Interest can be the amount you earn from savings and investments. Interest can also be money you pay to borrow money, and is usually expressed as a percentage of the amount borrowed. Interest is normally included in the total cost of borrowing.
IVA (INDIVIDUAL VOLUNTARTY ARRANGEMENT)
An IVA is a legal procedure for people in financial difficulty who have unsecured debts. It is a form of insolvency so you must be unable to pay your debts to apply for an IVA. You need an Insolvency Practitioner (IP) to arrange an individual voluntary arrangement.
A lender is an organisation or business that provides credit options to those looking to borrow money.
A contract agreed between an applicant borrower and a lender which regulates the mutual promises made by each party including when the borrowed money will be repaid.
A loan agreement states the interest rate, the repayment period, the collateral (if any) and any special terms.
LOAN PERIOD/ LOAN TERM
The loan period, or loan term, is the length of time you’ve agreed to borrow money for. It can last from a few days to a number of years depending on the terms of your agreement and the type of loan you are taking. In most cases, interest will accrue throughout the term of the loan.
When a credit limit is reached or exceeded, it is said to be “maxed out”. Many lenders will not allow further money to be taken against the credit limit until the account holder pays off enough of the balance to be under the limit again.
In some circumstances, the creditor or lender may agree to extend the credit limit, or allow additional withdrawals or purchases, but might charge a fee for this.
The least you can pay towards a loan or bill without incurring penalties.
Net income is the amount you earn from your employment, after all applicable deductions like tax, national insurance, pension contributions and student loan repayments, also known as your “take-home pay”.
Any loan applied for over the internet can be called an online loan. The application and decision-making processes are usually simpler and quicker online with no need for face-to-face meetings.
Current financial commitments of the borrower. This could be other direct debits such as mortgage payments and insurances, along with regular ad hoc spend such as food and petrol.
The outstanding balance is the amount remaining on a debt that has not yet been repaid in full.
Penalty charges are charges applied to your account with a bank or lender if the service is misused or the terms of your agreement with them are broken. Common penalty charges include late payment fees, over-limit fees and overdraft fees.
An unsecured loan which is borrowed by a private individual from a lender such as a bank or other financial service provider for personal use such as the purchase of a car, holiday, wedding, debt consolidation or home improvements.
PRA (THE PRUDENTIAL REGULATION AUTHORITY)
PRA is a part of the Bank of England and responsible for the prudential regulation and supervision of banks, building societies, credit unions, insurers and major investment firms. It sets standards and supervises financial institutions at the level of the individual firm.
The principal of a loan is the actual amount borrowed.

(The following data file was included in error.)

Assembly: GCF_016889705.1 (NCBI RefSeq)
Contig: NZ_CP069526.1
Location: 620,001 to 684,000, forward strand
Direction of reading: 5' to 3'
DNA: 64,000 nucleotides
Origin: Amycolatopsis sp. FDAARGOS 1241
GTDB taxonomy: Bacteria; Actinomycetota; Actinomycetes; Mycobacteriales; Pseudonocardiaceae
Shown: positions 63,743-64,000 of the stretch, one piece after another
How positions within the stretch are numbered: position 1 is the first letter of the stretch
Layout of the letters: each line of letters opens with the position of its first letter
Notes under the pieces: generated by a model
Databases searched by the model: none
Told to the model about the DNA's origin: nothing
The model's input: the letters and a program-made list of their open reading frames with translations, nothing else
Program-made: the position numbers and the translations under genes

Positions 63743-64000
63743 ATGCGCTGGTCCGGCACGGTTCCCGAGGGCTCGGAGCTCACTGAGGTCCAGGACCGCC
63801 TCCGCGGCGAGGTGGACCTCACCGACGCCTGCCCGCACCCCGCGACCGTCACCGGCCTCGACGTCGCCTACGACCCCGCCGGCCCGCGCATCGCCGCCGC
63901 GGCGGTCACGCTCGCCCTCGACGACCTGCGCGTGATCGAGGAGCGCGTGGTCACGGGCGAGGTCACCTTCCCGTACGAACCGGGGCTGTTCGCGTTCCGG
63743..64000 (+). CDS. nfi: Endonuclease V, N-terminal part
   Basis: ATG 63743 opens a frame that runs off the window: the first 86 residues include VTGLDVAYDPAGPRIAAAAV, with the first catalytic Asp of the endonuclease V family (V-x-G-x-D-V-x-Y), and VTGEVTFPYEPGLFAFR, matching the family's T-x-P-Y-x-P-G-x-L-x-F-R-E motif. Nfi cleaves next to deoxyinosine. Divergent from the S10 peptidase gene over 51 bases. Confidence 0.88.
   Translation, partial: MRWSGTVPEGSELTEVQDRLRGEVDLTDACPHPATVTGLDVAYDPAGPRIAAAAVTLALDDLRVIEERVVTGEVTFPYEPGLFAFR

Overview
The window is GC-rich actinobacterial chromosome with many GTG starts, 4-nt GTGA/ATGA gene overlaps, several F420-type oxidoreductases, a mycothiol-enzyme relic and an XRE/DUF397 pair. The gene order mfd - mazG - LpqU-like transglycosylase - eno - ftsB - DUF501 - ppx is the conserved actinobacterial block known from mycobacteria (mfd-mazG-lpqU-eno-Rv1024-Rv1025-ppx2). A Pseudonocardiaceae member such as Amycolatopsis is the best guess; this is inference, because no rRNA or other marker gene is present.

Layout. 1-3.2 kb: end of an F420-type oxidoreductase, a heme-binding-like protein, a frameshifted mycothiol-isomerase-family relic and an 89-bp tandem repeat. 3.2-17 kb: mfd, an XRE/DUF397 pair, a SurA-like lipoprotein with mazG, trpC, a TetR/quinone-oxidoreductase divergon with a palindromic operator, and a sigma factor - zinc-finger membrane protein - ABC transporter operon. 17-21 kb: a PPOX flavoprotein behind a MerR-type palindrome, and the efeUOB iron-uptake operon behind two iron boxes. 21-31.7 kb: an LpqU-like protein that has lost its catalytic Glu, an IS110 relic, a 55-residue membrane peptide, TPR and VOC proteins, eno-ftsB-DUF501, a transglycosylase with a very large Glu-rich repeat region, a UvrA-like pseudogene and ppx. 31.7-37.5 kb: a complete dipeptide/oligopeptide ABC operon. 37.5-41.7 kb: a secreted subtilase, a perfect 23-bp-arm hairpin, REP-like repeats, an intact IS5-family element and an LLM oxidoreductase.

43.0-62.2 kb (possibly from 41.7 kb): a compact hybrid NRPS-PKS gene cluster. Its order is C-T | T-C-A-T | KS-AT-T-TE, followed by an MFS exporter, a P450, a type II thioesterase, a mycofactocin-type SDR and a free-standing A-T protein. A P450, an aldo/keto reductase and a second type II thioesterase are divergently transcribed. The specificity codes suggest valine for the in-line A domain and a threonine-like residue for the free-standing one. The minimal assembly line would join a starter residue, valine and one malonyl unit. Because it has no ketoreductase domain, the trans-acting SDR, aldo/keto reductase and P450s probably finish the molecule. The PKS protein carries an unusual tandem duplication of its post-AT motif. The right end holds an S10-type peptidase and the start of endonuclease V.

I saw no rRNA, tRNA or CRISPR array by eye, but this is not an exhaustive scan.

Rate refers to the level of interest charged by a lender, and is usually expressed as an Annual Percentage Rate (APR).
This is the date that you agree to repay either the full balance of, or an instalment towards, your loan.
A repayment plan is where you make agreed regular payments to the lender you borrowed money from. A repayment plan will be dependent on the amount of money that is borrowed and the duration of the loan.
Representative or typical APR is a term lenders use to describe the APR offered to over 51% of their customers.
The APR you are offered is based on a number of factors that help the lender decide how high-risk a borrower they think you will be, so it could be higher or lower than the representative APR.
A secured loan uses the borrower’s property as security. It is often the cheapest option if you are a homeowner looking to borrow a larger amount of money. Unlike unsecured personal loans, you risk losing your home if you miss payments on a secured loan.
SHORT TERM LOAN
A short-term loan is generally considered to be a loan with a repayment plan less than 1 year. So they are usually for relatively small amounts and over a short time period. These loans do usually carry a high interest rate on them. Check the repayment terms and the charges if you go over that term.
TOTAL AMOUNT REPAYABLE
This is the amount originally borrowed in addition to all the interest and fees charged over the full loan term, e.g. exactly what you end of paying back for borrowing the money.
Transaction means any occasion where money is exchanged, whether it is being given to you, or taken away. In the context of credit, common transactions include borrowed money being deposited into your bank account, making purchases on a credit card, or repaying, or making payments towards, money borrowed.
Underpayment is a payment less than the minimum amount required to avoid penalties.
An unsecured loan is a loan that does not require the applicant to provide any form of security, guarantor or asset as part of the deal. Most personal loans are unsecured. See ‘personal loan’ and ‘secured loan’.
Common with mortgages. An interest rate on a loan that may change over time so a borrower’s repayments may go up or down. The benefit to a variable interest rate is that if the underlying interest rate declines, the borrower’s interest payments also reduce. Some good deals are possible but there is also the risk of monthly payments increasing. Choose what’s right for you.
Disclaimer: 118 118 Money has created this resource for the purpose of information only and it does not constitute financial or any other type of advice. 118 118 Money makes no guarantee about the suitability of this tool for your individual circumstances.